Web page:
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  1.  
    At IndieCon this year I ran back-to-back Hot War sessions set in the Delta Green setting. This brand of Cthulhu has a lot going for it actually, despite what you see at the majority of cons, all it needed was the right engine…

    The first game involved Mr Dorward, the world’s premier HW ref, and Mr MacAllister, stalwart warrior of the CE, plus a couple of others rather new to the game, and setting. With the first two players on board however, this gave me a good deal of confidence with my first run of the game (at a convention – breaking all my own rules of being comfortable with a game and playtesting the scenario). I had a back-up scenario just in case the first one exploded, but it was all good. I picked up a couple of pointer from Scott along the way, but otherwise was very happy with the session – all the players embraced the spirit of the game, it paced well and came to a satisfying conclusion. The only hiccup was early on when I was drip-feeding in typical Cthulhu GM style for the first half hour, then remembered what I was supposed to be doing and hit the gas and the game flew. Tick VG.

    Straight into my second game I was probably too flush with success and had three players who’d never played HW before, and the fourth had a dim view of it. The session overall was good by all accounts, but definitely could have been better. I put myself to blame, naturally, but you have to try new things and push yourself. Most of what happened that I personally didn’t feel went well could probably have been handled with a five minute pep talk at the start. The rest of it would just need me to stop trying to push the pace so much and concentrate more on making sure that the game rules are being used and applied properly, with some suggestions and advice along the way. Below is a list of Lessons Learned about running HW (from my perspective anyway).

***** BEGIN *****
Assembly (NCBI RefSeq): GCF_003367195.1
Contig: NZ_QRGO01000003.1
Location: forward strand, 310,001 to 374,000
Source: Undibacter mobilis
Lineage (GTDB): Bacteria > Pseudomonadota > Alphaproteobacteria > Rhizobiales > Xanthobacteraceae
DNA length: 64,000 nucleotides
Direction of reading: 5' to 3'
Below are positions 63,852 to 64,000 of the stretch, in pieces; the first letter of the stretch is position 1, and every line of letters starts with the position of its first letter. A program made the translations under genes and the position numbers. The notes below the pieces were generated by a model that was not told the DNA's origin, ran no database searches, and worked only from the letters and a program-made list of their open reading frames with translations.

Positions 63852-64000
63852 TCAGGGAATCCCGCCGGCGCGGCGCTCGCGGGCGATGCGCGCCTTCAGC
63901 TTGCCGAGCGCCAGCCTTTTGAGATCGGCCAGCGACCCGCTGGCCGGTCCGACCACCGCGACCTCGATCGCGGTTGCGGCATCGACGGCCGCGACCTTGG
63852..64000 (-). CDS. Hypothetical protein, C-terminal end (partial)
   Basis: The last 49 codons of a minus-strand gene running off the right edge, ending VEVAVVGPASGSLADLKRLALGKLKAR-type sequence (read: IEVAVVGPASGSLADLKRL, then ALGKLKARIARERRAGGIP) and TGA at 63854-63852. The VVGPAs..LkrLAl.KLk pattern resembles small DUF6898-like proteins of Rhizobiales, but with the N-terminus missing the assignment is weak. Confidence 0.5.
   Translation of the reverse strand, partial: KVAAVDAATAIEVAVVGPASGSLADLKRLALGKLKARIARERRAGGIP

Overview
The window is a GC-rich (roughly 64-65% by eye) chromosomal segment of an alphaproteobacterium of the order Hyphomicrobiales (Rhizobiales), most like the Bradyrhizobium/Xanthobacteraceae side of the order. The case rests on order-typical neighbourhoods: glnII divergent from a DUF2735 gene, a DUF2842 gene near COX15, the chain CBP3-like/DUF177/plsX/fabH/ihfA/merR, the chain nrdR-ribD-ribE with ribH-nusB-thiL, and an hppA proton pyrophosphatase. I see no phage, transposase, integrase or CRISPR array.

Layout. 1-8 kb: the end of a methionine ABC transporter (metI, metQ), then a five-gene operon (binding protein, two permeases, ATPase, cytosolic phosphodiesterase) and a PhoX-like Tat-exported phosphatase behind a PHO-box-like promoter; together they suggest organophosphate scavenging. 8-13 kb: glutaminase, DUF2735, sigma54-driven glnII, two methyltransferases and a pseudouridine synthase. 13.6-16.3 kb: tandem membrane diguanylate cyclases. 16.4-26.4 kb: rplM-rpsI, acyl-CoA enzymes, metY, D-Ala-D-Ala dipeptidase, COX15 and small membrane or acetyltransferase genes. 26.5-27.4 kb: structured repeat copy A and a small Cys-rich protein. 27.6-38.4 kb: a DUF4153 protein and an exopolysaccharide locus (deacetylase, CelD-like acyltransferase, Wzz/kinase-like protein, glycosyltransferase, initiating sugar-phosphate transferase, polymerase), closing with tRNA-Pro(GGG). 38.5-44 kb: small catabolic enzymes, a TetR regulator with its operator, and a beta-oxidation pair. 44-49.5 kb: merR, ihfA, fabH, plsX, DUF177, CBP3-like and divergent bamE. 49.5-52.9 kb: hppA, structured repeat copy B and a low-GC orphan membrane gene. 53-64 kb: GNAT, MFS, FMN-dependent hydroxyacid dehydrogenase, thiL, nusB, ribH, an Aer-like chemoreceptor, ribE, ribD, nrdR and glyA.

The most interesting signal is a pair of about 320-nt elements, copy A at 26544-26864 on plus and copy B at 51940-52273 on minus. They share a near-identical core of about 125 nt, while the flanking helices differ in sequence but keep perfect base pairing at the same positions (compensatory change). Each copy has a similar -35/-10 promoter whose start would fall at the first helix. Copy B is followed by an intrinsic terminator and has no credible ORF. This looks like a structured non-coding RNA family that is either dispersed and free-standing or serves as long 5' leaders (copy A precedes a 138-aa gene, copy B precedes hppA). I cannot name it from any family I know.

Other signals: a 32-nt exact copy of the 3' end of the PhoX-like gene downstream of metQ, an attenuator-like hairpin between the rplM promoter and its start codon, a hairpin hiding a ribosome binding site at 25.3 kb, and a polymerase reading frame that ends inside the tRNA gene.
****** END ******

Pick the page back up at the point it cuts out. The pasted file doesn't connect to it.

Its worth directly telling players that there will be some direct conflict between PCs. This doesn’t have to be entirely opposite goals, but the players should realise that there will be conflicts and quite often there will be more than one side involved. We’re not looking necessarily looking for a “win” as players, but interesting conflict. Some players simply don’t realise that PCs may be working against each other from the off, and that the details on one character sheet about the game world, might not entirely match those on another character sheet. Some players will just go with it and work with plot elements thrown in from nowhere. New players (especially people new to the whole “indie” scene) might need the concept spelling out however. This is all doubly true in the game I’d set up, with a very strong amount of potential conflict built in. “Normal” HW games might not have as much potential for trouble.

    Its perhaps worth mentioning that Negative Traits are Good Things. I was fairly liberal with these and encouraged players to hand them out, rather than reducing a fellow player’s Action for instance. They’re the source of good fodder when used and are interesting – player’s shouldn’t feel worried about having them on the sheet, or indeed, using them. One thing to bare in mind is that players should realise they can add suggestions as to what those negative traits might be – again something more traditional players might find weird – but re-enforcing the idea that they themselves can suggest an appropriate trait for their character is worthwhile. (I’d do this as and when it arises, rather than trying to explain it before the game kicked off.)